6. Larger aperture for good brightness

 

7. Well color corrected for good star color contrasts

 

8.  Plenty of samples on used markets

 

9. Plenty of aftermarket focusers in case you want to upgrade that.

 

10. Works very well with bino-viewers

 

11. "Cheap"

 

Just to name a few advantages...

 

Jeff

 

7. "Cheap

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#14 aeajr

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Posted 27 September 2020 - 02:59 PM

Some double stars can be split with binoculars.  Mizar and Alcor for example.

 

Some can be split at low power like Albiero which splits nicely at about 25X

 

Others have to be taken up to very very high power and can only be split under the best of conditions.

 

Aperture helps in that the larger the aperture the greater the resolving power. 

 

I have split doubles with all of my scopes.   As Cotts said, it is just a matter of selecting targets that are suitable to your equipment and the "seeing" conditions that night.   This is something you will come to learn over time.

 

A 4" refractor or a 5" Mak make good double splitters, but I have usually used an 8" or 12" Newtonian/Dob. 


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#15 Dante 34:139

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Posted 27 September 2020 - 03:07 PM

As counter intuitive as it is, a 60 mm refractor can be a joy for double stars, while larger apertures can easily struggle.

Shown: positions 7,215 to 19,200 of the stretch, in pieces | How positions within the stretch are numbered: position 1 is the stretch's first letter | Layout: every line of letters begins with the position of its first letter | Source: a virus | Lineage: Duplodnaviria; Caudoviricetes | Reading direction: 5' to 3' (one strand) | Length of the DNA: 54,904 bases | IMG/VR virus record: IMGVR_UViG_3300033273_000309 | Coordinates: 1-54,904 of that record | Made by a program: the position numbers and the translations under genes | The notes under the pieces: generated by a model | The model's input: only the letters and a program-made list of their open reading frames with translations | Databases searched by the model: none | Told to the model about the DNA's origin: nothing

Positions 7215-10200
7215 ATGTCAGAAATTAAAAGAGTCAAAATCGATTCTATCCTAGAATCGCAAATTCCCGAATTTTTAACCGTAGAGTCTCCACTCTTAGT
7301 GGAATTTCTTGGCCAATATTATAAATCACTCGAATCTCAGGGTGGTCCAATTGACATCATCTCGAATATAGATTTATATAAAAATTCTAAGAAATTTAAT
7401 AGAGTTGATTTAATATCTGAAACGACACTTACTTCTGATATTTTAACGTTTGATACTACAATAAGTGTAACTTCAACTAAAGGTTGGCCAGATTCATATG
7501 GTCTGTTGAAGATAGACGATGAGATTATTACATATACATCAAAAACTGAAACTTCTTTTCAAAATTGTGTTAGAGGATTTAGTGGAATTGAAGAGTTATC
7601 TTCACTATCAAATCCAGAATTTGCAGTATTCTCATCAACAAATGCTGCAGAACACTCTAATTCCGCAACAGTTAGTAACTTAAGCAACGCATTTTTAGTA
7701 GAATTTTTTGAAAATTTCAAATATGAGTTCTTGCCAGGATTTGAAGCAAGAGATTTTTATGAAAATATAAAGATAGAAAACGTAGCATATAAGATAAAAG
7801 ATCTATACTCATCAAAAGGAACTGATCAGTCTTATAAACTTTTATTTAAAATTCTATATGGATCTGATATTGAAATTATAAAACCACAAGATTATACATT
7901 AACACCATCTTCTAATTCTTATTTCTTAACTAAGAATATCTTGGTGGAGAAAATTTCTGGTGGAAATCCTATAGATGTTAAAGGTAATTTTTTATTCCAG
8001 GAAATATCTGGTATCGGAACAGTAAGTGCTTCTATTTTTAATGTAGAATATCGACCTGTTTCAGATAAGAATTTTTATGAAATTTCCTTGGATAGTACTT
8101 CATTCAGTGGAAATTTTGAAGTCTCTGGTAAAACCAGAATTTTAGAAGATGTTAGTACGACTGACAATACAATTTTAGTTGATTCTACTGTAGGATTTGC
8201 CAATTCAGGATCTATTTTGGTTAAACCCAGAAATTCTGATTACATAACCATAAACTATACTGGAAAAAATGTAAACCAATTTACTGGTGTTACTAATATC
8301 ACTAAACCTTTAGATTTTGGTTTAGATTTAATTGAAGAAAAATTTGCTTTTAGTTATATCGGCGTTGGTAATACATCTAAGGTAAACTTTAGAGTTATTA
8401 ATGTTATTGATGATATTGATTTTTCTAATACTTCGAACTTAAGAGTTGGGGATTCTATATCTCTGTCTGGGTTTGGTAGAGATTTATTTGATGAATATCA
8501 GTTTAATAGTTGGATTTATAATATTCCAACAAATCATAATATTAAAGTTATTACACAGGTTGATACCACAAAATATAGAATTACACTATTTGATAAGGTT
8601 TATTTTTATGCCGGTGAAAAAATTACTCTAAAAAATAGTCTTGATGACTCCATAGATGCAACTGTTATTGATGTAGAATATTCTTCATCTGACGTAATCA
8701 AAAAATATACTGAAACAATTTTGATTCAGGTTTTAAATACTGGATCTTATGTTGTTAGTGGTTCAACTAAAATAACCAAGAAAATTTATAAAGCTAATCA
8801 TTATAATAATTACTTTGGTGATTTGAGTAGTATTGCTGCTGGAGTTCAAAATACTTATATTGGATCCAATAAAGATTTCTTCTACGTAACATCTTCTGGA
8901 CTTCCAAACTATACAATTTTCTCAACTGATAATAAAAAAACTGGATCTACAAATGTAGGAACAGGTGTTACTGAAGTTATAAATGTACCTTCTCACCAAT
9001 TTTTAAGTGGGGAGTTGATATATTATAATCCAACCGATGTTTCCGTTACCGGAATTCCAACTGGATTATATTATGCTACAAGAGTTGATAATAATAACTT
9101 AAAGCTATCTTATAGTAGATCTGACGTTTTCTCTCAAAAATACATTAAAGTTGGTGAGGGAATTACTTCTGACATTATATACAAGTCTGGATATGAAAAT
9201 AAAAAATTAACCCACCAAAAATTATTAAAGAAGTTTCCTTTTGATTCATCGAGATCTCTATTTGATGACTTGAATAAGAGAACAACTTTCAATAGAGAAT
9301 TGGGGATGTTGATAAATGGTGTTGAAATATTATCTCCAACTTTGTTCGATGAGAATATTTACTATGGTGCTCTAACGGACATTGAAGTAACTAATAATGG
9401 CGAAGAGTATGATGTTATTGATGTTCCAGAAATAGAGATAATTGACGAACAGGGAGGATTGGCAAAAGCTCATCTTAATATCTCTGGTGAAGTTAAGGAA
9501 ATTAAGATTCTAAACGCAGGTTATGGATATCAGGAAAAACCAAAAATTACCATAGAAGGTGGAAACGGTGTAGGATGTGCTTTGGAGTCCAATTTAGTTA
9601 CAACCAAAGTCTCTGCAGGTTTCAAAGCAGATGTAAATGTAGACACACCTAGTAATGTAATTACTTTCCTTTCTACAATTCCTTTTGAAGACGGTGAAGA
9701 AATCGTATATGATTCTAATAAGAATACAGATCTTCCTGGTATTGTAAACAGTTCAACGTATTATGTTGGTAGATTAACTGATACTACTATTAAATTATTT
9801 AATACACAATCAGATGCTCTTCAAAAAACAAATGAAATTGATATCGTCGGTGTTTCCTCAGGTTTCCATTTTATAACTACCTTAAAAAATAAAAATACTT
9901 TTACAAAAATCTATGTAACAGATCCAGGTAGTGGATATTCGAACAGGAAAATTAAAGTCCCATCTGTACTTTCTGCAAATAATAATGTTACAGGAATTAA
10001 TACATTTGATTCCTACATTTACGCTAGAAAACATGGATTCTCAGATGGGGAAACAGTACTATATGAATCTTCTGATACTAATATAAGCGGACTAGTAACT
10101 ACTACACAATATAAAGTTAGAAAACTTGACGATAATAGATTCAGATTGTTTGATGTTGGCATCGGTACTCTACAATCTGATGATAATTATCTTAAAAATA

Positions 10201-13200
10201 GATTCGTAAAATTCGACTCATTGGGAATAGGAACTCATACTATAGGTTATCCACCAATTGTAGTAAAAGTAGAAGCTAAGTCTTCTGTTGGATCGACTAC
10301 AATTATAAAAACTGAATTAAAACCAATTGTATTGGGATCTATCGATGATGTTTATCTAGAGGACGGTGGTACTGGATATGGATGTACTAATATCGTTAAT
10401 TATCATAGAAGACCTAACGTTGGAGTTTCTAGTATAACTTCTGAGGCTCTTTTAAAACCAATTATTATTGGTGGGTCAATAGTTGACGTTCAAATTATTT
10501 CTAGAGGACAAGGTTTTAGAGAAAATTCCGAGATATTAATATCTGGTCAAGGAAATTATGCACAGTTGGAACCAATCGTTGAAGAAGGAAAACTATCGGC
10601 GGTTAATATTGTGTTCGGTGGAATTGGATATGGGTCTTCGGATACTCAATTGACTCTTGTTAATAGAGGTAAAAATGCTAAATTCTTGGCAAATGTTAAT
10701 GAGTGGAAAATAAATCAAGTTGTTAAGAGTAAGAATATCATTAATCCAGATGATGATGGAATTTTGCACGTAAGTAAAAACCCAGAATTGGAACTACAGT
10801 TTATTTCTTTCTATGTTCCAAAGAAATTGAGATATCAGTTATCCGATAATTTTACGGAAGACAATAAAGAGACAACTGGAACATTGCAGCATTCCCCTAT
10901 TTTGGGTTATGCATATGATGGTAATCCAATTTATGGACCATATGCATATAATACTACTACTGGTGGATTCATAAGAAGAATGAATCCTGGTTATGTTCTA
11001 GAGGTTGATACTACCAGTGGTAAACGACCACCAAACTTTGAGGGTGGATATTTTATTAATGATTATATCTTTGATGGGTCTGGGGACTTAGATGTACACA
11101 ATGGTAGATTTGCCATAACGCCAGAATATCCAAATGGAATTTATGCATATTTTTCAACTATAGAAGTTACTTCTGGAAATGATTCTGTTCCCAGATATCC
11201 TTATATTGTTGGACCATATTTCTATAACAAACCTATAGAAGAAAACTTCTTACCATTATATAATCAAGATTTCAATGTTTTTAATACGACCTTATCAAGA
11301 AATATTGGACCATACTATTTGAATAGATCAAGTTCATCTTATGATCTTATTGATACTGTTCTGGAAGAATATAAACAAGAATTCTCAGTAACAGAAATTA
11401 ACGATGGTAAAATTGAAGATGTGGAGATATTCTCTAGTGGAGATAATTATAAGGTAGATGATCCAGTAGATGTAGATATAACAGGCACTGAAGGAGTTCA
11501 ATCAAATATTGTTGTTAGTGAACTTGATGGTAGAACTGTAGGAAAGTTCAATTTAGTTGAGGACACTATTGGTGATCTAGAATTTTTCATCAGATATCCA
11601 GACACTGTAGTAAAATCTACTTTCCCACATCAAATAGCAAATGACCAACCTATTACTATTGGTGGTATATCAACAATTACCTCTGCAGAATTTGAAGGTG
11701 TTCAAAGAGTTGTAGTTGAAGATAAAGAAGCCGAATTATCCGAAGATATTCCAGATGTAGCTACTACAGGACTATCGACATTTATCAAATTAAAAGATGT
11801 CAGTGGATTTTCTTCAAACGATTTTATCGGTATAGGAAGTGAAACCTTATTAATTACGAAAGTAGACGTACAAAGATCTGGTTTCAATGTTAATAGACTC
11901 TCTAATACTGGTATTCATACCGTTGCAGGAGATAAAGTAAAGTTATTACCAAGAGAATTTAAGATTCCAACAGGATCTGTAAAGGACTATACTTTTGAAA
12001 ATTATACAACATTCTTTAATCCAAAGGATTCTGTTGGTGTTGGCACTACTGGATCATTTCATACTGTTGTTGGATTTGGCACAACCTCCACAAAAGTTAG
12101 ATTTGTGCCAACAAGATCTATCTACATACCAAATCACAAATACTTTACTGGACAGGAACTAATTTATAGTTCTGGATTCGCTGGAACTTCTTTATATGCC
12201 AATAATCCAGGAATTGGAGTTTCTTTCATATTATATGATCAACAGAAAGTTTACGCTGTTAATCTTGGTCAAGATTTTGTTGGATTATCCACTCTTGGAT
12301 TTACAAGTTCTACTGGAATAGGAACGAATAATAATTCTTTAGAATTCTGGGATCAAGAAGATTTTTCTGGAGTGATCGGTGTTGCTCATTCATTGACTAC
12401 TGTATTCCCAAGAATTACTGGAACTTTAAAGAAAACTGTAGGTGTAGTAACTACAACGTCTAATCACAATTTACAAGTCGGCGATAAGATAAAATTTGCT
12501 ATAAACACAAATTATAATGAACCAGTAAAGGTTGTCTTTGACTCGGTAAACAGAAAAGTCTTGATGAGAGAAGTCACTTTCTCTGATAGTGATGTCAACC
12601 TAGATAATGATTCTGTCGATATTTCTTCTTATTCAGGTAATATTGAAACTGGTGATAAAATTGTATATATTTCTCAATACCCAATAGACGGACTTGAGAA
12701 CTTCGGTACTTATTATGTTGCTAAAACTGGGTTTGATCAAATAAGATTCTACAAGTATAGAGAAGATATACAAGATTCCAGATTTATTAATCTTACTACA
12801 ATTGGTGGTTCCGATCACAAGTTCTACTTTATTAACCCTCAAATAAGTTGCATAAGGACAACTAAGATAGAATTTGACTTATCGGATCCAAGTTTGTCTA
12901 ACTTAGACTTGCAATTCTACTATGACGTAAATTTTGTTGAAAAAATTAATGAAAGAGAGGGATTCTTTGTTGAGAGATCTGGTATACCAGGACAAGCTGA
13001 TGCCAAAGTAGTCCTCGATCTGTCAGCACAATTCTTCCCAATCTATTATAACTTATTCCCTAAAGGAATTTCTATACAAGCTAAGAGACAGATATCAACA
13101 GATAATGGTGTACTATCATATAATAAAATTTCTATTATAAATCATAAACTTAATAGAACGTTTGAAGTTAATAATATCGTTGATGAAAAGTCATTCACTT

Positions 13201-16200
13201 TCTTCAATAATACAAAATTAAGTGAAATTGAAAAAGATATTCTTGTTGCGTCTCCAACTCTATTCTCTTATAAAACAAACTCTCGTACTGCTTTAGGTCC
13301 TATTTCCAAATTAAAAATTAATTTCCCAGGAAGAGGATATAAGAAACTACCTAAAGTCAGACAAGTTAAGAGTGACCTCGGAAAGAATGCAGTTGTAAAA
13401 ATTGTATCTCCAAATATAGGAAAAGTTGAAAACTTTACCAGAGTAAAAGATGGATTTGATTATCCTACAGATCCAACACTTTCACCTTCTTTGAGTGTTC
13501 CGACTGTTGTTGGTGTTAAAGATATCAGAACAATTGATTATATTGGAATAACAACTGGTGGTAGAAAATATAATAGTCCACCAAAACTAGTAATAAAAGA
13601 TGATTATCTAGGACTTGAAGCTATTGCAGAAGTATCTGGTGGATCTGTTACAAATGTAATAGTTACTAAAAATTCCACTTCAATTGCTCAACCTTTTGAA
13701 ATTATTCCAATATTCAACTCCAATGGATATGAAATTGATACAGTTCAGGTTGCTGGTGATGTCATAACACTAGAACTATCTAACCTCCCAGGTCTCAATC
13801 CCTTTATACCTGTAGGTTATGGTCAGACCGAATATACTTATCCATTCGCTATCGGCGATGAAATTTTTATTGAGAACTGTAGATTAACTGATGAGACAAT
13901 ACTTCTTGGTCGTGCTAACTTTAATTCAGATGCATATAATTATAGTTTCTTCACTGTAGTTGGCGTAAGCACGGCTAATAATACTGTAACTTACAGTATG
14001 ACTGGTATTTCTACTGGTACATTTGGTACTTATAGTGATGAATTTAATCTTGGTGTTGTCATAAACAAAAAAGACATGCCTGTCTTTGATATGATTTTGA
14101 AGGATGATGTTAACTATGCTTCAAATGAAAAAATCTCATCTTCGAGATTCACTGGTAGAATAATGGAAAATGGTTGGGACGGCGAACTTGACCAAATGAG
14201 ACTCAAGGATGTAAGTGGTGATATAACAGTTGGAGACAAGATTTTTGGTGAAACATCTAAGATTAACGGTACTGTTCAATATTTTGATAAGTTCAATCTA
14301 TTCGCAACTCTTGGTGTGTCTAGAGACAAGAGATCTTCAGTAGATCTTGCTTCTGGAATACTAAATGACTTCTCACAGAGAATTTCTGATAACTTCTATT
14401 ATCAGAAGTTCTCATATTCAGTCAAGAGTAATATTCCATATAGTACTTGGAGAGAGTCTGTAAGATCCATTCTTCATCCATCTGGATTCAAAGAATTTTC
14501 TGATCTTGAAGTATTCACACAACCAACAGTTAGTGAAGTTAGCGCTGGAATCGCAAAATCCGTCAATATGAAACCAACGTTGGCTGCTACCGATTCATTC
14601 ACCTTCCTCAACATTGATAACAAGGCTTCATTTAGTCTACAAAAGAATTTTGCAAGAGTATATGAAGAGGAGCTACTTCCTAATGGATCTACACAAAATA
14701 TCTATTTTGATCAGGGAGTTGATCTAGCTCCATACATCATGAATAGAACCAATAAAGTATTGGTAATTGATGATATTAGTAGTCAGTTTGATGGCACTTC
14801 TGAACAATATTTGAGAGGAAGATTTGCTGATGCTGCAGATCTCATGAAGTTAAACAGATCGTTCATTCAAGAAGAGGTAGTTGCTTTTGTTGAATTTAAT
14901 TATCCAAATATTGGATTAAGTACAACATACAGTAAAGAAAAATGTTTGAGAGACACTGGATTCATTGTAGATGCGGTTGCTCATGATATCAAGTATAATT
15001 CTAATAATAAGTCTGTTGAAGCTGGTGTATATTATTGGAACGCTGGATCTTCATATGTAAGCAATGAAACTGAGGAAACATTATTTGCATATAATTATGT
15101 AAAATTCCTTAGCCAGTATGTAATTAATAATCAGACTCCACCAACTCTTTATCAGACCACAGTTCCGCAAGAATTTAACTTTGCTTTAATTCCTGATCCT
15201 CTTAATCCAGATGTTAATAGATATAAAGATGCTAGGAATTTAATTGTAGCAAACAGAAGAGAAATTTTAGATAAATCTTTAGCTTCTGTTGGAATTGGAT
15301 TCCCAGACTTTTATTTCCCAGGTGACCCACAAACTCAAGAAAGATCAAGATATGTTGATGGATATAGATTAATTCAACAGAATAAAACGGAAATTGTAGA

Here's some mandatory reading.

That was a really interesting and surprising read. So, given seeing conditions are boss, the quality of the optics are way more important than the aperture in this splitting business. I'd better add a Tak 60 to my shortlist.


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#16 ris242

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Posted 27 September 2020 - 04:13 PM

I need 'seeing' around the 1-1.2 arc second.........which I haven't had for a while........without wind or clouds.



#17 John Fitzgerald

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Posted 27 September 2020 - 04:51 PM

For double stars, the telescope needs to be solidly mounted.  It won't hurt to go up a size larger than the recommended mount for the scope you choose.  An Orion Atlas (EQ6) for a 4 inch refractor, for example.



#18 gnowellsct

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Posted 27 September 2020 - 04:57 PM

Dante 34:139

 

This?

 

We mounted up, he first and I the second,
  Till I beheld through a round aperture
  Some of the beauteous things that Heaven doth bear;
Thence we came forth to rebehold the stars.

 

salimmo sù, el primo e io secondo,
tanto ch'i' vidi de le cose belle
che porta 'l ciel, per un pertugio tondo.
E quindi uscimmo a riveder le stelle.


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#19 gezak22

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Posted 27 September 2020 - 04:58 PM

Well OK.  Daniel M. has a big fan base here.  Personally I have found that I look closely at what he recommends and then do the opposite, I'm usually better for it.